Published on: 4/25/2012
Ann M. Byrd and Laura Vogel, DLA Piper
The Supreme Court heard oral argument on Monday, April 16, 2012, regarding whether, as a result of unique industry circumstances, pharmaceutical sales representatives (PSRs) are entitled to overtime pay under the federal Fair Labor Standards Act (FLSA).
The appeal arises from the U.S. Circuit Court of Appeals for the Ninth Circuit, which ruled that PSRs fall within the “outside sales” exemption to the federal overtime pay requirements. This is in direct conflict with an earlier ruling by the U.S. Circuit Court of Appeals for the Second Circuit. Should the justices agree with the Department of Labor’s (DOL) position that they are not “outside sales” persons, the result could mean massive retroactive liability for four to six years of back overtime pay for roughly 90,000 PSRs, as well as a complete industry-wide overhaul of PSR duties and compensation.
The primary focus of this case is whether PSR activities constitute “sales” as defined by the DOL regulations and are thus exempt from overtime pay, rather than pure “promotion” which is subject to the overtime pay requirements. The justices peppered Thomas C. Goldstein, appearing on behalf of the petitioner PSRs, and Paul D. Clement, appearing on behalf of the respondent GlaxoSmithKline (GSK), with questions regarding the interaction between PSRs and physicians.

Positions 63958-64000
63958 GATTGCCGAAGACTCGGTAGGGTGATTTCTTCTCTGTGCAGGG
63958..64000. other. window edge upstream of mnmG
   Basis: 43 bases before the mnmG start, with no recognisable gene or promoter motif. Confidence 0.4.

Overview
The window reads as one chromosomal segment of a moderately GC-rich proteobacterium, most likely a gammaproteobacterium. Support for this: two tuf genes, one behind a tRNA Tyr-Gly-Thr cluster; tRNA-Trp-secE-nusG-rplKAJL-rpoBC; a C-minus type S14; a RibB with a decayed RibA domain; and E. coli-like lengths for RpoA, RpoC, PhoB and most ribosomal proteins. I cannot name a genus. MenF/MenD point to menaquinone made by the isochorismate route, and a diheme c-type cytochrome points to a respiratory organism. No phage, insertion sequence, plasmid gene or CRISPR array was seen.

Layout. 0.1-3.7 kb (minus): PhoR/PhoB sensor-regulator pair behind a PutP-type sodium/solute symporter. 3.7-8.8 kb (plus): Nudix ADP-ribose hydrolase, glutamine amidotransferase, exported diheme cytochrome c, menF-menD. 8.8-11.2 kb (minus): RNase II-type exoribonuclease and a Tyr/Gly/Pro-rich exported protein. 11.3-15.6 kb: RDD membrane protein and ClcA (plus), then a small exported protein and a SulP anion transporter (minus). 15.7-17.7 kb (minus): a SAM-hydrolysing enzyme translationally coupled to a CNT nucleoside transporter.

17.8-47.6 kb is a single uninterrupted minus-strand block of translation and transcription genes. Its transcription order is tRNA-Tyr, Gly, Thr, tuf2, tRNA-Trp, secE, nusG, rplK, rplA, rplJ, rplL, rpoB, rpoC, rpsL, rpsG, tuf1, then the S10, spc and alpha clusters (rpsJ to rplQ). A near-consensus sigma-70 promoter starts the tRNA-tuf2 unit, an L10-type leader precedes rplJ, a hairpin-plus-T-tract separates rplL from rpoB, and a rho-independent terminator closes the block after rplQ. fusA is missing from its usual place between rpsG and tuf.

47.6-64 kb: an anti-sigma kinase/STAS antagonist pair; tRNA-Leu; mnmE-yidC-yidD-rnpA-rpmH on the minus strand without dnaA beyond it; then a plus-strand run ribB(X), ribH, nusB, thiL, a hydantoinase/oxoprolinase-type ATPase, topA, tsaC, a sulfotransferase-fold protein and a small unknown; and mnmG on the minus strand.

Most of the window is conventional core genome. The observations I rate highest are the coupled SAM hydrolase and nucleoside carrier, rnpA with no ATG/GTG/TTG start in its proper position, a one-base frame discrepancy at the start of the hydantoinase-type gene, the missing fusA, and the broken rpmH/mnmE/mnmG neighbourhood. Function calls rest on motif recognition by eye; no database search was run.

Petitioners and the DOL argue that product “sales” in the pharmaceutical industry occurs between the manufacturer and the wholesaler, and between the pharmacy and the consumer. Referring to PSRs as “detailers,” Goldstein argued that, although they have “many of the characteristics of an outside salesman,” they merely “tout drugs to doctors” and fail to gain a commitment or transfer title to a product, both of which would be illegal.
On behalf of GSK, Clement emphasized that a key to application of the outside sales exemption is identifying who places the orders. In the pharmaceutical industry, doctors have the sole, exclusive authority to prescribe specific drugs. As a result, PSR activities directed to prescribing physicians are “sales.”
Several justices, including Antonin Scalia, Sonia Sotomayor, Stephen Breyer and Anthony Kennedy, were clearly frustrated by the DOL’s seeming about-face after 70 years of allowing PSRs to be considered exempt from overtime pay. Malcolm L. Stewart, who appeared on behalf of the DOL, was taken to task for filing amicus briefs in various courts, some with apparent inconsistencies, instead of following the appropriate legislative and rulemaking process. Justice Scalia twice described the DOL’s actions as “extraordinary.”
On the other hand, Justice Elena Kagan appeared to side with the DOL, stating that the DOL’s position had not changed, but because it may not have been the “most urgent problem on their plate . . . they didn’t enforce it” and that the industry has “been given a gift for all these years.”
Although the petitioners and government argued future uncertainty if deference is not given to the DOL’s interpretation of the regulations, the justices expressed concern regarding the “uncertainty” that may come with changing what appears to be 70-years of acquiescence by the DOL. Should the PSRs and DOL get what they are asking for, the impact on their jobs and the industry could be far-reaching. Opening the industry to immediate, retroactive and burdensome liabilities is contrary to the promotion of job growth. Revamping PSR job descriptions, down-sizing, reorganizing, and major changes to PSR compensation structures are likely to follow close behind.
A decision is expected in June 2012. The Supreme Court case is Christopher v. SmithKline Beecham Corporation; No. 11-204.